Patient H.M. by Luke Dittrich is a book that dealt not only with an interesting topic, but one in which the author personally invested.
Dittrich's grandfather was Dr. William Scoville, one of the foremost medical proponents of lobotomies as a treatment method and Patient H.M. tells the story of Henry Molaison, perhaps the most famous patient in medical history, someone with his memory inexorably altered as the result of an operation conducted by the prolific Dr. Scoville.
Many of the lobotomies Scoville conducted during his career were done at asylums, on patients likely in no condition to agree to the procedure, but the 1953 surgery on Molaison an elective one to relieve the severe epilepsy and seizures he suffered from. The outcome was Molaison rendered unable to form any new long-term memories, and because he not mentally ill, also able to give interviews for decades about his experiences and memories, providing medical science much of what's known about memory today.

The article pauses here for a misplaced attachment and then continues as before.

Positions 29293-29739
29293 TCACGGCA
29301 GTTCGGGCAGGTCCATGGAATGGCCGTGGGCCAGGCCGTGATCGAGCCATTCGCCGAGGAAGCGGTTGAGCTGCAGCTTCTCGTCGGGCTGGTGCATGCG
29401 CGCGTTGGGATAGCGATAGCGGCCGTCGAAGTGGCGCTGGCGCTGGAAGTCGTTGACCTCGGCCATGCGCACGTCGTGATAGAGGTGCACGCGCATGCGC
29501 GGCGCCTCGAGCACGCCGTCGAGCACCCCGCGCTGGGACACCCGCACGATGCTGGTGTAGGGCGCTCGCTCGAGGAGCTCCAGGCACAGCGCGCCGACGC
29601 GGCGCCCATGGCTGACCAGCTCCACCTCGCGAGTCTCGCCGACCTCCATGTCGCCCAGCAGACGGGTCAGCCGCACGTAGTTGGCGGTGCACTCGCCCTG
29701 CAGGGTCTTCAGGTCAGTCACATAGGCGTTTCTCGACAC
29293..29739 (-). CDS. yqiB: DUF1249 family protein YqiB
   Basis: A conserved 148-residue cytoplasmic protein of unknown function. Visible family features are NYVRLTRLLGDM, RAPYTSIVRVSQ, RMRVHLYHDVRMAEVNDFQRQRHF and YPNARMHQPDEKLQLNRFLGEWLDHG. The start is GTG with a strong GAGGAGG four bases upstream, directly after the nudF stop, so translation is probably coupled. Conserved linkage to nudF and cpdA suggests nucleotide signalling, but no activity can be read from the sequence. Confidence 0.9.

I liked the ending of the book jacket description of it as a one "that reveals the wondrous and devastating things that can happen when hubris, ambition, and human imperfection collide" and Dittrich tells an interesting story of medicine, surgical practices bordering on barbarism, and family secrets, with him learning that his grandfather likely performed brain surgery on Dittrich's grandmother who was in and out of institutions.